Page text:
He greets architects, designers, celebrities and design aficionados daily, helping them find what they're looking for, but making sure to stay out of designing their projects. He explains in an interview " I don't know how to sell, but I sure know how to buy".
Chen has recently published a book, "Collecting Eames" (above) surveying the iconic modern designs of Charles and Ray Eames. Upon debut of the book, he also held an exhibit at his showroom. I am, of course, very sad I did not know about this sooner.
The Eames chair he decided to use on the cover of his book is one of most rare Eames chairs in existence. Recently sold for low six figures, it was a prototype high-back armchair designed by the Eameses and Eero Saarinen in 1940-1941 for the Museum of Modern Art Organic Design Competition.
This business is a family affair, Chen seen here (above) with his wife and two daughters. Like in any industry, the more you love what you do, the better you are at it. However, with Chen the saying might also be the more you love Eames, the more you collect.
It's important to develop your own aesthetic and favorite products, whether they are modern or a combination of different styles. But sometimes it's also fun to know where those designs came from and truly understand their form and function.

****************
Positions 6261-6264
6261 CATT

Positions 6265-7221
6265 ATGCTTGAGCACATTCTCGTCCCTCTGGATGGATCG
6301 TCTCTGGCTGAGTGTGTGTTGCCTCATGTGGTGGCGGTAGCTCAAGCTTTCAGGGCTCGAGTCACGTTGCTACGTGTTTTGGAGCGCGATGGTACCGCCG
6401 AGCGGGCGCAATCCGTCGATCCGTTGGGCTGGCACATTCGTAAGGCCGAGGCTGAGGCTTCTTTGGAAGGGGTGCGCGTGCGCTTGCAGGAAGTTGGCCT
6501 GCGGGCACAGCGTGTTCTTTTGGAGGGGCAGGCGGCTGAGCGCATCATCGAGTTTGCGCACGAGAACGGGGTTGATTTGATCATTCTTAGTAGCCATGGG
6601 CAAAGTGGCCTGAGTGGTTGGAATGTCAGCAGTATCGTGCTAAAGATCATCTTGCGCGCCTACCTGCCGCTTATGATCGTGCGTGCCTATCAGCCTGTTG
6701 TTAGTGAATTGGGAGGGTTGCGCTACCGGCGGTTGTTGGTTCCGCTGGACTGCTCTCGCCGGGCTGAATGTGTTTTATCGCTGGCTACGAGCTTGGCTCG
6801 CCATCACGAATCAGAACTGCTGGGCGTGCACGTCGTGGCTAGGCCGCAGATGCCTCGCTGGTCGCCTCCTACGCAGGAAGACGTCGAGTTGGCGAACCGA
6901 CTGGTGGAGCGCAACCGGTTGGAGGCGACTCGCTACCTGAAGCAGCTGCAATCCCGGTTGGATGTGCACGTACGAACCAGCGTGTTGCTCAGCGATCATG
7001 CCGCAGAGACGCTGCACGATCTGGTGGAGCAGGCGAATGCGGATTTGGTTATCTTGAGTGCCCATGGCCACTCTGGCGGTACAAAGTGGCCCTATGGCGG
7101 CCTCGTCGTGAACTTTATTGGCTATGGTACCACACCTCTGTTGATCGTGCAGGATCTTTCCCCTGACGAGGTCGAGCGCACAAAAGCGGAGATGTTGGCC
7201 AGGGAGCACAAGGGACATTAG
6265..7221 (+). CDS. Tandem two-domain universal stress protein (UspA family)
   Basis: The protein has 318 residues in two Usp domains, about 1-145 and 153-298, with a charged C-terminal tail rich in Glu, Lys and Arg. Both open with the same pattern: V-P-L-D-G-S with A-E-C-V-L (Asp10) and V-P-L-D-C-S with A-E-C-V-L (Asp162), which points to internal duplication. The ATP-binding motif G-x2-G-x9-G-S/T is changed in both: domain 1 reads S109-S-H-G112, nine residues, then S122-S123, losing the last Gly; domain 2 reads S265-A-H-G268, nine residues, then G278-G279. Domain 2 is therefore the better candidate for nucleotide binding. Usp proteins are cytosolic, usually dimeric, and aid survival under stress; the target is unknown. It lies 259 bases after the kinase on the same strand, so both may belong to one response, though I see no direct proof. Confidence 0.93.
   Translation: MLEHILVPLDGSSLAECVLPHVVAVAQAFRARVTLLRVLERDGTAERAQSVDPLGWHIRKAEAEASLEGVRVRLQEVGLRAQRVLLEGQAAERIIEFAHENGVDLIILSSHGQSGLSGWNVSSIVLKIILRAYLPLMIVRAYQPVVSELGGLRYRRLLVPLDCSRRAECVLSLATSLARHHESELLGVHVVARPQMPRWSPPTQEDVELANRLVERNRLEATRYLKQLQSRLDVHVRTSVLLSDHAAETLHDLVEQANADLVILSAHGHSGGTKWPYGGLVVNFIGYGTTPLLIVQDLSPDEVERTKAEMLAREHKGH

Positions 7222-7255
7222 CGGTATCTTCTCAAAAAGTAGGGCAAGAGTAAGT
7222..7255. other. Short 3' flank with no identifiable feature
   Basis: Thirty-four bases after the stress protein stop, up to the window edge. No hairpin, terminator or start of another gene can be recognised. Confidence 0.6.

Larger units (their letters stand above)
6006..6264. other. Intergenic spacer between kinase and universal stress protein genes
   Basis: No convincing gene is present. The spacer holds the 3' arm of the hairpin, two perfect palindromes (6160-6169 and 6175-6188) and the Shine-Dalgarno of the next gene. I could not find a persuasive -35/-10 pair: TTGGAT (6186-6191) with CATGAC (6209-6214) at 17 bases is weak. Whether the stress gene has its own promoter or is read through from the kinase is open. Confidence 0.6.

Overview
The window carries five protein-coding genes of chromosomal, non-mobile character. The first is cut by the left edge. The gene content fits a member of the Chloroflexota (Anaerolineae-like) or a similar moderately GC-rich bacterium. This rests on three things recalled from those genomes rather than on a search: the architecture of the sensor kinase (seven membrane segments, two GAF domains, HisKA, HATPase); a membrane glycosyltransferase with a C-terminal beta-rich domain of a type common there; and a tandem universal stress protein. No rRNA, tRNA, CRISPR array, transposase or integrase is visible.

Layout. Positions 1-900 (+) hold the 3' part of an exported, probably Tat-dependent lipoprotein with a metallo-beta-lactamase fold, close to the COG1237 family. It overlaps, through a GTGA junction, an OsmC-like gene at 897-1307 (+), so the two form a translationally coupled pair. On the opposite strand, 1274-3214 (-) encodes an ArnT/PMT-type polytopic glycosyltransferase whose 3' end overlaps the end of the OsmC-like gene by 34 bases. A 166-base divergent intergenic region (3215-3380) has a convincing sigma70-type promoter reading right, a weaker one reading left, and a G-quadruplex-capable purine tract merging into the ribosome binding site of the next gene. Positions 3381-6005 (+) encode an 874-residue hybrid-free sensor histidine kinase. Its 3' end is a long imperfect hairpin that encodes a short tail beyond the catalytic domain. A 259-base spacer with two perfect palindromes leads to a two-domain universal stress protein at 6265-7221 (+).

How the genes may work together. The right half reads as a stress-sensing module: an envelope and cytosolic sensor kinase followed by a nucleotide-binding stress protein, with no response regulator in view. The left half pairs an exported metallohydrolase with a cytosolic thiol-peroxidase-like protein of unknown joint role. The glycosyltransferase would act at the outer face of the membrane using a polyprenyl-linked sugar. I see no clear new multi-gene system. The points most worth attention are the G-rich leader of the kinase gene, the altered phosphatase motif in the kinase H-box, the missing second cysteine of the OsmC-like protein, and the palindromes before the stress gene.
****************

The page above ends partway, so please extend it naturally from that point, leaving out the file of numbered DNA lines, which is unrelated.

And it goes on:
To learn about another Eames lover, be sure to check out this video with Ice Cube.
Images: 1stt Dibs, Exl Deal, Architecture Digest
Wishing you all a Happy 4th of July! Whatever it is you choose to do just remember to have fun, relax, and be safe!
Spending time with family and friends in the backyard is always one of my favorite ways to spend Independence Day and this outdoor cabana seems perfect for it!
Za Bor Architects developed this project for a popular TV show called, Dachniy Otvet, meaning The Village Talks. Unfortunately the TV show was not filmed at my home... I will have to find an equally cool backyard to celebrate Independence Day.
The concept behind this reality show intrigues me and this architecture definitely brings new meaning to outdoor cabana. The show invites designers and architects to re-design parts of a home for selected home-owners that agreed to participate in the show. These home-owners wanted somewhere to spend more quality time outdoors. The white tinted wood creates fourteen planes that are attached together, forming this nautical shape. The result is an outdoor structure, perfect for BBQ'ing.
Red lighting fixtures, or any color for that matter, bring so much dynamic energy into any dining area while modern white dining chairs keep the space very clean, allowing nature and colorful accents to stand out.